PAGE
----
One day James McGrath arrives at my house. Out of nowhere, his name begins to show up next to mine on a subscription label and solicitation letter to a journal I have subscribed to for years. Because my name is also on the envelope, I am technically not breaking the law when I open up the letter to find out that he not only pays for my subscription but also contributes an additional $198.00 a year.
My kids mock me, “Ooooohhhh, Mommy. Who’s James McGrath? Is he your boyfriend?” When I do not have an answer, their sideways glances indicate that even though they are joking around, they, too, are unsure of this man’s mysterious arrival.
I alert the journal about their mistake. In a long-winded phone message, I explain to an answering machine that James McGrath is not my husband, not my partner, not my friend, not my boyfriend, not even my side jawn. But no one seems to be listening because month after month, he continues to show up.
I research his name. Is this the James McGrath, known as “The Beast,” from Season Two of American Ninja Warrior or the voice of Wizzy in Boss Baby? Or the deceased Philadelphia police officer who dressed up as an undercover grandmother? Or the California man who stole nearly $1 million in nine separate bank heists in 1994? Maybe he is the Clarence L. Goodwin Chair in New Testament Language and Literature.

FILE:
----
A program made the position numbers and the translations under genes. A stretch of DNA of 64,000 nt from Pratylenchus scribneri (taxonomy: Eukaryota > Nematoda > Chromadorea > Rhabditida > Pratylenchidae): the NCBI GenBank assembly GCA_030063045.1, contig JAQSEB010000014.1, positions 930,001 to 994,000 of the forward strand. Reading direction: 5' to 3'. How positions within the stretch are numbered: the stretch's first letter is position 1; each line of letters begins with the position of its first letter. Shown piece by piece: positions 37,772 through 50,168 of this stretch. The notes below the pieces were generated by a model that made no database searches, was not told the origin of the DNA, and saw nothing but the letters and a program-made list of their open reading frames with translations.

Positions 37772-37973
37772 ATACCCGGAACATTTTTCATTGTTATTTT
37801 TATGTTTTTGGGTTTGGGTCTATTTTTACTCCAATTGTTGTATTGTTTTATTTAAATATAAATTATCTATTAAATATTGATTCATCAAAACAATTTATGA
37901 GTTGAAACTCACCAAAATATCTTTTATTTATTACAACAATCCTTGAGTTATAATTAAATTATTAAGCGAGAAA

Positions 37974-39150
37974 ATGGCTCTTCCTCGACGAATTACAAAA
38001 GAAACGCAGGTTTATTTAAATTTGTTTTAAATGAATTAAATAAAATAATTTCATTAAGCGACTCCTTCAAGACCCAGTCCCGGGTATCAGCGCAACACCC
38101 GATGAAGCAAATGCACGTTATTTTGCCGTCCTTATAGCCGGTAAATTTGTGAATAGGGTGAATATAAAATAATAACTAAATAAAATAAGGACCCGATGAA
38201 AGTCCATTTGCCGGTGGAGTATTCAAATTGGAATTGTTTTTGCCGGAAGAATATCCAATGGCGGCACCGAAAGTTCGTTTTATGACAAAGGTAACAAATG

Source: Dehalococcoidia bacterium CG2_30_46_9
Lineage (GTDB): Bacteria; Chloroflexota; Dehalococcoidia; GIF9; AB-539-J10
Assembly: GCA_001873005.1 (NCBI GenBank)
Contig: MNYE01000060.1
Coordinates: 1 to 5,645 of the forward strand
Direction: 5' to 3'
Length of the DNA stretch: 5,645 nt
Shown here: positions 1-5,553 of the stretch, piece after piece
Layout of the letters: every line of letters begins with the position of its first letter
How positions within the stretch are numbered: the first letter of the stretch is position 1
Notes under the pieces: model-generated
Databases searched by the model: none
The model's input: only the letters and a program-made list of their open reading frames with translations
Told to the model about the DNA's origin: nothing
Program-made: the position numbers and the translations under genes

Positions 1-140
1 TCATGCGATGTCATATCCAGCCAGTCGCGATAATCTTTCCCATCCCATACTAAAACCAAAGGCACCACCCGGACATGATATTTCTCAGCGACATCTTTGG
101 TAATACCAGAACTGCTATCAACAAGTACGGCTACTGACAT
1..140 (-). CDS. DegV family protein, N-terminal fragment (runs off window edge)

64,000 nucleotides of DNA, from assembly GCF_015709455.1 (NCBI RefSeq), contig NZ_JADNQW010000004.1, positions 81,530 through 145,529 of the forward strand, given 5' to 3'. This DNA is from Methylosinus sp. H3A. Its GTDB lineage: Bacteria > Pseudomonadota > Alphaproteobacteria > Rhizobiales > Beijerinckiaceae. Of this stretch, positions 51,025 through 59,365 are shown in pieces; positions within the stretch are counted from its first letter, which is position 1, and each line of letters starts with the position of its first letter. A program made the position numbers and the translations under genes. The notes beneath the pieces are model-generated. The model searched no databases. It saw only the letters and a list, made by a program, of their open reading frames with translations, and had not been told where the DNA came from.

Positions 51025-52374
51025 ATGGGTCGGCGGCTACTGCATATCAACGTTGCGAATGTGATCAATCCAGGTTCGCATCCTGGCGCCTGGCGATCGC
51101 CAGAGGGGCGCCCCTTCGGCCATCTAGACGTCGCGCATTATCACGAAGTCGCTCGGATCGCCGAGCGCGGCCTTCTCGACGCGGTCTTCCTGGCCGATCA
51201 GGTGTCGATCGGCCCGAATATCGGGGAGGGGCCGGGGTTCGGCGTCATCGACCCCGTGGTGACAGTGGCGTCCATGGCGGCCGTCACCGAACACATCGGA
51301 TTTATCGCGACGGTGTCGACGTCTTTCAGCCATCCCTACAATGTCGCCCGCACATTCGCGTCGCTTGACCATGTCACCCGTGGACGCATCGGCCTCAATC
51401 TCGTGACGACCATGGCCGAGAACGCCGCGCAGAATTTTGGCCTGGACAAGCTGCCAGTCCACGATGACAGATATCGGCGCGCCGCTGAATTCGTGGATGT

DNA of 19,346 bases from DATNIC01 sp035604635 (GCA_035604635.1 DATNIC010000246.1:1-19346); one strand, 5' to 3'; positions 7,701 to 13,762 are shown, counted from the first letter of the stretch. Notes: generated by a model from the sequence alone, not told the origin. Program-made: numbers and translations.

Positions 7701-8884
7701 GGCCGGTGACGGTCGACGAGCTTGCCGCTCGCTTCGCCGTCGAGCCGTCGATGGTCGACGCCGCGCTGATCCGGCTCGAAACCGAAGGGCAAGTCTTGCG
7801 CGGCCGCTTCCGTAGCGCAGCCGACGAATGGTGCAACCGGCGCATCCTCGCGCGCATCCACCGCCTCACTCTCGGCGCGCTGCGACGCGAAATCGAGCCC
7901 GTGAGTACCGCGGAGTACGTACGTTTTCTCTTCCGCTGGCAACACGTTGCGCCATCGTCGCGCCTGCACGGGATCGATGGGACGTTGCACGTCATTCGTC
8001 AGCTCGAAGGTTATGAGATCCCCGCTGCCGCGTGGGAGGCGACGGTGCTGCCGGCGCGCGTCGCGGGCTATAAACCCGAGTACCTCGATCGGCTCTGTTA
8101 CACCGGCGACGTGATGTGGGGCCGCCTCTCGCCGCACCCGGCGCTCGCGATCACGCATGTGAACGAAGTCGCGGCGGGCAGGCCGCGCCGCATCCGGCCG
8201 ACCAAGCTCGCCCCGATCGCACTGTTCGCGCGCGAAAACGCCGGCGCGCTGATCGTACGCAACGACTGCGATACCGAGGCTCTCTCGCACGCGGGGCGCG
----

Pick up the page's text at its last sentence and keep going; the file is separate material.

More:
Since James McGrath inexplicably arrives every month, he is now the one to shoulder our losses, indiscretions, and anxieties. One child, instead of finishing her math homework, blames James McGrath for stealing her motivation. Rather than turning off her YouTube video, the other contends that “James McGrath wants me to keep watching.” And I, too, blame him for hiding my car keys in my coat pocket, burning the toast, and forgetting to pay the car registration.
James McGrath is a breast cancer recurrence. Women are often blindsided by metastatic breast cancer showing up at their door, especially if a recurrence happens years after an initial diagnosis, and many have no idea why or how it happens. Statistics cite that between 20-30% of women with early-stage breast cancer develop metastatic disease, and the five-year survival rate is 29%. So far, I am at three years and one month.
Currently, on my THINGS TO DO list, which makes me feel in control of my life, I have starred: *Call journal again. Let them know of their mistake.* This time, I will not leave a message but insist that I speak to someone who can help me. I will explain that even though James McGrath wants to pay my bills, co-parent my children, and soak in scalding hot Epsom baths, I would rather he not. But we all know that he is here to stay.
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